Should You Stay or Should You Go?

Woman Sitting Outside Of Her House

A fascinating article came across my desk the other day, regarding what makes women stay in a relationship that they know isn’t right, or worse – marry when they know it’s not going to work.

They listed the top five reasons women gave for this behavior. It was particularly interesting because these reasons applied to many types of relationships, not just romantic ones. I think it’s a natural behavior, not just for women. We all do it, I’m guilty myself, for me it wasn’t in a romantic relationship, but rather one of employment. The reason I bring it up, is because the reasons were identical. I had worked in a corporate position for almost two decades, and by the last five to ten years of that ‘relationship’, I was miserable, growing more so everyday. I complained a lot, and I knew that I was no longer happy, but I did not leave.

Now I ask myself “Why did I stay?” The same reasons people gave for staying in their relationship too long; I’d invested so much time, I was scared of giving up the good aspects of the relationship to find it’s only worse elsewhere, maybe things will get better if I would just stick it out, etc. A good friend of mine in the same position put it perfectly; “Being at this job is like having a bad boyfriend. Just when you get yourself ready to bail, they go and do something nice to remind you of the reasons you should stay.”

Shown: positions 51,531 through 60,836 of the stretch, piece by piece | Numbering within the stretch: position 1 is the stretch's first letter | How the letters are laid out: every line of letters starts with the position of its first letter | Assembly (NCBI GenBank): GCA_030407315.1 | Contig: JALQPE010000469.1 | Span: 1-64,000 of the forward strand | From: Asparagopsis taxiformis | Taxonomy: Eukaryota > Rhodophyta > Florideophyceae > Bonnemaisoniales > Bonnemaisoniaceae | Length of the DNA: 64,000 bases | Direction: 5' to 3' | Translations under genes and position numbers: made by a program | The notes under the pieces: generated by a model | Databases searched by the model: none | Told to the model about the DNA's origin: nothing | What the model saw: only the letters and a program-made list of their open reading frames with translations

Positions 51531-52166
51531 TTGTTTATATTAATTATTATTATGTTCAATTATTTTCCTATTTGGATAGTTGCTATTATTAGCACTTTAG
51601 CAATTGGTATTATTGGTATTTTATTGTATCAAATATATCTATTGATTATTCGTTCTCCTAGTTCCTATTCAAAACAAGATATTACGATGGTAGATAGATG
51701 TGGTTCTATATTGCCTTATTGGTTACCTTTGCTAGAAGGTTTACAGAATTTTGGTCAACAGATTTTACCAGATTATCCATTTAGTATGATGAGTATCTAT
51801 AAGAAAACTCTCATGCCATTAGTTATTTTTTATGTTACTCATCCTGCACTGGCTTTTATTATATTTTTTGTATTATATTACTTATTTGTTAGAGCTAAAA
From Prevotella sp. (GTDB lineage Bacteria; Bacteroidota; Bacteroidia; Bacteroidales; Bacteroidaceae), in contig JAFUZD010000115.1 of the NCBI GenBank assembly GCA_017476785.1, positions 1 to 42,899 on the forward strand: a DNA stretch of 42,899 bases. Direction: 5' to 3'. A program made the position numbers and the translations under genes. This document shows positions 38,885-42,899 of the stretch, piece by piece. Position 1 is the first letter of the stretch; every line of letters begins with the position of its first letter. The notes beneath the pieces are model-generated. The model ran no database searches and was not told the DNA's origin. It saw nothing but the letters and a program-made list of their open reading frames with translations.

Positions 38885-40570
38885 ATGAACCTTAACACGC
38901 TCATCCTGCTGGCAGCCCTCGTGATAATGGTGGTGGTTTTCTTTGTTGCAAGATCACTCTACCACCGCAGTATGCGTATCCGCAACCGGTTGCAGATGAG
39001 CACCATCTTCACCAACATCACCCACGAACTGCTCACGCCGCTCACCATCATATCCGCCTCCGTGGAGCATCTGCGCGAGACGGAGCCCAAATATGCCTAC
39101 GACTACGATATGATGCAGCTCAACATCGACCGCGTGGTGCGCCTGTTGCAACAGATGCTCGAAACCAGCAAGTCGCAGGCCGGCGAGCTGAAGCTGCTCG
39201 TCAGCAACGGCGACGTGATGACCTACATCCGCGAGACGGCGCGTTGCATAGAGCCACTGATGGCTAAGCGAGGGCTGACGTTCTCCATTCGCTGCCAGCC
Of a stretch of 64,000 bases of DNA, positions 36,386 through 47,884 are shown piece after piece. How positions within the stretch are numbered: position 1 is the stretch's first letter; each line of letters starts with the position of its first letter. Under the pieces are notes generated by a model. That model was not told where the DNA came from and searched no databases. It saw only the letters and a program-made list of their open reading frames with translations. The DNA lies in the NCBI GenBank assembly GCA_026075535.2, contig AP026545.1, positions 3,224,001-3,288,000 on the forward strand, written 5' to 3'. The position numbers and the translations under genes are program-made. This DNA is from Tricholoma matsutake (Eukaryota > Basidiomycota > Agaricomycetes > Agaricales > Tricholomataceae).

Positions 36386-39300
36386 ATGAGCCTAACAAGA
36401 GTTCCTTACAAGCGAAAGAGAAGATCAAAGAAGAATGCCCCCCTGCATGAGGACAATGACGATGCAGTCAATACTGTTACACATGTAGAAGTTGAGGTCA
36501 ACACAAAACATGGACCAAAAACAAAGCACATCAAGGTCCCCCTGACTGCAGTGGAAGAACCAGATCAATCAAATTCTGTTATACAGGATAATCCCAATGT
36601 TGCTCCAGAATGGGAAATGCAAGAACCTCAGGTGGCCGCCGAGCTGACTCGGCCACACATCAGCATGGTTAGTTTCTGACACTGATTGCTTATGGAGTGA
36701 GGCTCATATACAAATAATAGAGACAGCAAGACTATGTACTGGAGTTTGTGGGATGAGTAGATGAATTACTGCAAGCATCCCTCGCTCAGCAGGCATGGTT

In any relationship where you’ve grown accustomed to a certain comfort level, it becomes very difficult to sever, when deep down, you know you need to. If it’s a job, the consequences aren’t as severe, only you run a risk at that point. In a relationship though, it’s much more serious. At the very least, the two people are at risk of being hurt, but does that make it any more right for you to stay on and continually grow more and more miserable, and resentful towards your significant other?

Of course not! That same reason is exactly why you should get out if you know the relationship is no longer working out. I’m by no means saying that you should bail at the first sign of trouble, or that you shouldn’t be trying to work out your issues. I’m talking strictly about relationships that are, or should have been over, yet continue only because of fear (of being alone), or unrealistic expectations (things will change if we stick it out, or worse, have a child) or sheer laziness. (I don’t want to go through the hassle of splitting up, separating all our stuff).

If your heart is no longer in the relationship – and I believe everyone does know when they reach that point, regardless of whether they choose to ignore it or not – it’s time to get out. After all, breaking up with someone after a very long term relationship is tough, I know first hand, but marrying someone when you’ve already got those feelings is much worse.


3 Responses

  1. It allows both parities involved, who are not ready to make a real commitment, to make a lesser commitment.
    When temptation arises, you just simply look at the
    promise ring you wear on your finger to remind you of that promise you
    made to your partner or your loved one. Promise rings are an excellent tool for young couples who are intent
    on being exclusive and monogamous with one another.

    1. Good point. Promise rings are something I was never really a big fan of, but I’m coming around to them, they can serve as good “practice” for what it’ll be like, at least in the relationship and socially, to be married.

  2. Depending on which form of stone that she’ll like and what you may find the money for, a diamond promise ring has long been an all time favored. However, when exchanging the ring, with whomever you choose, be sure to be perfectly clear on the terms and conditions of the promise. In general, there are 2 major types of promise rings which are commonly used amongst youngsters today:.


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